• Thank you, beside what I want I have to think about how my cat will handle it as well. Like my other cat who had to cancer surgerys and chemo, loved the attn at the vet, Simba can’t stand the vet. poop guy has warning lable on his chart. but he isn’t as bad. So fingers crossed blood work this Fri is even better. I would say that he seems to be back to him old self. Vickie

  8. Thank you SO very much for this wonderful and so insightful post, Ingrid! This is such a delicate and important issue we (cat moms and dads) all have to face sooner or later. I really loved the beautiful way you wrote about such an important and difficult subject. You are so right, facing these difficult decisions means facing our own fears and being willing to listen to our beloved cat. And to our own heart. Thank you.

    • Thanks, Anna. Listening to, and with, our hearts can be so difficult in the middle of struggling with these decisions.

  9. Thank you for this too! It is comforting to me to read this as my cat Simba has a heart condition and is on medication for it; however he is still coughing and I am trying to decide what to do. Some friends of mine say and I find this too, is to let Simba decide and that he will somehow let me know what to do. It may not make much sense but this is what comes to me. I am also on a fixed income and that may also affect decisions. He sees a different vet in the same office today and I just might ask what would you do if this were your cat? Thanks again for this. I have never made a post before.

    • I’m sorry to hear about Simba, Jeanette. I always encourage people to listen to their animals – I think they do let us know what they want, as long as we are able to set aside our own fears and worries for them, and listen with our hearts.

  10. Outstanding post. For many people (me included), this is the hardest part of sharing your life with a furkid. I will keep and recommend it to others. You put it so well. Thank you.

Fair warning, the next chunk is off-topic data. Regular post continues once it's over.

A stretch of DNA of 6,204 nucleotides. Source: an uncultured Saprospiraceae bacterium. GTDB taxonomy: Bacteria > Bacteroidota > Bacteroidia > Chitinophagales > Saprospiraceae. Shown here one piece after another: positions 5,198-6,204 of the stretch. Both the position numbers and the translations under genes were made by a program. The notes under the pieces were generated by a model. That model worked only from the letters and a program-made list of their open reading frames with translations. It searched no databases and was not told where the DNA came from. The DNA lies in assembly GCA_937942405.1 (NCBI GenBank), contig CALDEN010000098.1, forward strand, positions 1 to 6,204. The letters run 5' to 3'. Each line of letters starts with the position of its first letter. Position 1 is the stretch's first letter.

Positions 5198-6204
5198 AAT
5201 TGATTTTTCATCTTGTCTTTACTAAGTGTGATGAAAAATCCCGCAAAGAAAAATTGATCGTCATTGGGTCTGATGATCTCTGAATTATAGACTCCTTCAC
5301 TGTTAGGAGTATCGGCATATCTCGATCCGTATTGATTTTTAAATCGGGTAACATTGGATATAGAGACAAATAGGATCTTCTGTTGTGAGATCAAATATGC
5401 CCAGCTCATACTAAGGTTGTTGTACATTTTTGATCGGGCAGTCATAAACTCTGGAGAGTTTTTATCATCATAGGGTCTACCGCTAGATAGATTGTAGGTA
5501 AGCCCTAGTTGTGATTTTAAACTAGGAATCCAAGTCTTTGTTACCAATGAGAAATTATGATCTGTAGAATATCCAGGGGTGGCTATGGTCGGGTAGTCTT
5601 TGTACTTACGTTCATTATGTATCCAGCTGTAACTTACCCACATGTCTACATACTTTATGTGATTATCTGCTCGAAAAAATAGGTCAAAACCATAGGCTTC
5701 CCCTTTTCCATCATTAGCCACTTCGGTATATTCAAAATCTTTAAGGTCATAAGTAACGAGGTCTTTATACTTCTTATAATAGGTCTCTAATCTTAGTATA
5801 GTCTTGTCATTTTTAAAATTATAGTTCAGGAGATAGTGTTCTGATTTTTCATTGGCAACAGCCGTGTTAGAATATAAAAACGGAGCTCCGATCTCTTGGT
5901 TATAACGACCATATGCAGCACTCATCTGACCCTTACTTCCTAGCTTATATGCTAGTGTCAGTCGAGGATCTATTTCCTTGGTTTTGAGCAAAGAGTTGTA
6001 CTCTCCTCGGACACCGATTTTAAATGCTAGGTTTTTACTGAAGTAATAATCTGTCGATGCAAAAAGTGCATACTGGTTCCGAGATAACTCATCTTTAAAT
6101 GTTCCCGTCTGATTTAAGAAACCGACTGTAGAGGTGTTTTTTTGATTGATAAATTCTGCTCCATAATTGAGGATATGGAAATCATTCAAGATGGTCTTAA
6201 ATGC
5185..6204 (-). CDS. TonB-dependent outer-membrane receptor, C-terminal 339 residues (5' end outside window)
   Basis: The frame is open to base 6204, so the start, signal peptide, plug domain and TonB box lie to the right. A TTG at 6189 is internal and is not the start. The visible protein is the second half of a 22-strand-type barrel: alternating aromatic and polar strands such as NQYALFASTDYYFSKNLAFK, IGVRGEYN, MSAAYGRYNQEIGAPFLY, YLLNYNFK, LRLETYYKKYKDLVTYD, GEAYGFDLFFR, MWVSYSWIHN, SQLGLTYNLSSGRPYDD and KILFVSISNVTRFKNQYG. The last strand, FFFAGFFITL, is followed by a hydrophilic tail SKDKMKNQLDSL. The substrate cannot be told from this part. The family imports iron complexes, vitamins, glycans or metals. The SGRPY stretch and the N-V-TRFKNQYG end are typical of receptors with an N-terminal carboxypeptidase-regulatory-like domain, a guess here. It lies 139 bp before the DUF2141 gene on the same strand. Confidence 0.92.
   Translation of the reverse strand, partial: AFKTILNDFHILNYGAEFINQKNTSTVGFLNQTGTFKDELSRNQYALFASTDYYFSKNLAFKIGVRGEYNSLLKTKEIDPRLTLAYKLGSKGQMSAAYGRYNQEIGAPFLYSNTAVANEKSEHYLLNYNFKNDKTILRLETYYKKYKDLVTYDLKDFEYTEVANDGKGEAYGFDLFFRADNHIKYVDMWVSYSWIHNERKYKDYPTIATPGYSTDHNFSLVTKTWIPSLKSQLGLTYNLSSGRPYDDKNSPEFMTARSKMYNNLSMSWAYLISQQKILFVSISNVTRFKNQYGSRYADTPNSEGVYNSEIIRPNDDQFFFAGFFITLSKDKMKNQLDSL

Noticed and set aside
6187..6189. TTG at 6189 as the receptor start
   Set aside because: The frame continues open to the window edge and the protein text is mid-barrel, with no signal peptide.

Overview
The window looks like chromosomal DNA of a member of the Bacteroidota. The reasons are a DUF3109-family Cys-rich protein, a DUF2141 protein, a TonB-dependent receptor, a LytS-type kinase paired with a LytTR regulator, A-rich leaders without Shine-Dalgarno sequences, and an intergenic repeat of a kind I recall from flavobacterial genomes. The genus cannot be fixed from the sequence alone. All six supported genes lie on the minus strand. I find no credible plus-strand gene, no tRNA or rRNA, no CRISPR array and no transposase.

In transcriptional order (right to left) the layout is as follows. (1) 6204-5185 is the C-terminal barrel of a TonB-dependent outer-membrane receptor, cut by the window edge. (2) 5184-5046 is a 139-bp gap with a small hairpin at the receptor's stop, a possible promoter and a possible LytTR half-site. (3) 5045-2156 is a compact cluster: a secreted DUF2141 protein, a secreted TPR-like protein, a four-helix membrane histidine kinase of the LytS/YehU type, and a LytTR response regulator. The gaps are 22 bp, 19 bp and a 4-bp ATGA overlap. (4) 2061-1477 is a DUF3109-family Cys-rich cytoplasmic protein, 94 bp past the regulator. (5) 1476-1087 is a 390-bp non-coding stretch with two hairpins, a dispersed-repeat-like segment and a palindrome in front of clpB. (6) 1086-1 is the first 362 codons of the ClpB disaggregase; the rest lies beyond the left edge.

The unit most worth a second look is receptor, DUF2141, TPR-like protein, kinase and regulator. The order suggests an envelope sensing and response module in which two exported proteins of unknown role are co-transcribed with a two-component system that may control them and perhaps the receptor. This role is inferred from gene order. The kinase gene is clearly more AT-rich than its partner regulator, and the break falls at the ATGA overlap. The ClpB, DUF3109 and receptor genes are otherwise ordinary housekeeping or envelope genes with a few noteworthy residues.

11. Excellent post. This one goes in the “Save” pile as well. It’s so difficult to make these decision when the emotions are running high. Thanks for your blog.

    pawhugs, Max

    • Thanks, Max! It’s almost impossible to take our emotions out of the equation when we’re faced with making these decisions.

  12. A grievous illness in an animal companion is also an opportunity for us to examine our feelings about death and dying. Many people are terrified of death, or they have issues around the death of another beloved person or animal that they need to resolve. Our animal companions are giving us a great blessing by allowing us an opportunity to work through that and come to a place of, if not peace, at least the beginning of resolving some of those crucial attitudes and feelings.

    I’ve experienced the death of five deeply beloved animal friends at this point in my life, and with each one I’ve come to understand the nature of grief and have gained insight into what happens to an animal’s soul and spirit as the time of transition approaches.

    I’m still working through some of the issues around my cat Sinéad’s death–which was particularly difficult because I never found her body and only have a dream message and the words of a fellow animal communicator to help me believe that she is, in fact, dead. The interesting thing is that Sinéad’s death is also helping me to understand and accept the fact that even though I don’t remember the full extent of traumas I experienced in my childhood, the way I’m experiencing my life is clear evidence that trauma did happen, and probably to a deeper extent than I remember.

    • Janea, thank you for this beautiful comment, and for sharing your insight.

      I think you’re absolutely right, the fear of death, dying, and losing our beloved animal companions play a large part in these decisions. If we’re willing to face these fears, we may be surprised at what we can learn from these amazing animals.

  13. That is such a great post Ingrid. One of your best. I especially liked the last paragraph. There isn’t anyone that knows what is happening with your pet better than you do. For myself, the cost would be a major factor and also the quality of life that the cat would have to go through treatment. Anyway, I like this post a lot. Thanks.

    • Thanks, Marg! I think quality of life is probably the most deciding factor for most people, but even that can mean different things for different cats. Only the cat’s person can ever really make that determination.